Ombudsman report on Loughinisland killings report inconclusive

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The police investigation of the 1994 terrorist attack in Loughinisland
lacked effective leadership and investigative diligence and has failed
the families of those killed and injured.

There is insufficient evidence to support the view that these failures
were as a result of a deliberate act by police to protect informants
from the law.

These are the main findings from an investigation into allegations made
to the Police Ombudsman’s Office by the families of those killed in the
attack and by those injured.

However, the Police Ombudsman Al Hutchinson has said that he
acknowledges that the families of those killed and injured in the attack
still believe there was collusion:

“I had a lengthy meeting with the families earlier this week, and I
presented them with my findings. They still firmly believe that there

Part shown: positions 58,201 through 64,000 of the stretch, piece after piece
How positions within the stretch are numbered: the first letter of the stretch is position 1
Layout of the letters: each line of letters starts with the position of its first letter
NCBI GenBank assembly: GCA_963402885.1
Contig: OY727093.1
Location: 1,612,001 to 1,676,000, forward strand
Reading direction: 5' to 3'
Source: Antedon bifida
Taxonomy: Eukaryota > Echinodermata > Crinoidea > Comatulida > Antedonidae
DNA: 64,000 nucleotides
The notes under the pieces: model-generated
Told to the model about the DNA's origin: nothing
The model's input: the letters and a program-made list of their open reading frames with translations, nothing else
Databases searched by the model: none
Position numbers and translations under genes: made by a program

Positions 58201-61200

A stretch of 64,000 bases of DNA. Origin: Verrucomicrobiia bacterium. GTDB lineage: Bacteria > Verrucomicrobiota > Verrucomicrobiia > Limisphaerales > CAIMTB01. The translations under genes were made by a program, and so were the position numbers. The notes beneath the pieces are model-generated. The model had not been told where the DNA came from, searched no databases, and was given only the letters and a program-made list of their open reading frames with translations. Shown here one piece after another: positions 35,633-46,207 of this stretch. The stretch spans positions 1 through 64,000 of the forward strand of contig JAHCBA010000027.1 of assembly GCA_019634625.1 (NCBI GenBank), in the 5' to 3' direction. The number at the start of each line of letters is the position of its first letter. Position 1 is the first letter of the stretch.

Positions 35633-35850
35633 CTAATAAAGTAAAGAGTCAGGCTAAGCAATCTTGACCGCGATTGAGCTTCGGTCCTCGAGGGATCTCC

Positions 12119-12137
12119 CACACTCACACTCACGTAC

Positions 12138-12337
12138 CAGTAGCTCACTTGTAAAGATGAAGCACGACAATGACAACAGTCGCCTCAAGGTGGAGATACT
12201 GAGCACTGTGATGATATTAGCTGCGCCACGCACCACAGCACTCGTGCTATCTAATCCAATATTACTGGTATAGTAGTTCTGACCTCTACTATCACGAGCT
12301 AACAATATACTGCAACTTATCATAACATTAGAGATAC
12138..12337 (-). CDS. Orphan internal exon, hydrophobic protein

was collusion. I acknowledge their belief and while there is reason to
be suspicious over certain police actions I consider there is
insufficient evidence to establish that collusion took place.

I listened to them very carefully and there are a number of issues,
which they want to discuss with me further and we will do that in the
coming days,” he said.

The UVF gun attack at The Heights Bar on 18 June 1994 killed six people
and injured a number of others. The car used in the attack was found
abandoned in a field in Crossgar the following morning. Almost seven
weeks later a holdall containing the clothing, weapons and ammunition
believed to have been used in the attack, along with a rifle, were also
found. Over the years, 16 people have been arrested (some more than
once) in connection with the attack. No one has ever been convicted of
the murders.

The Police Ombudsman, Al Hutchinson, found a series of failings in the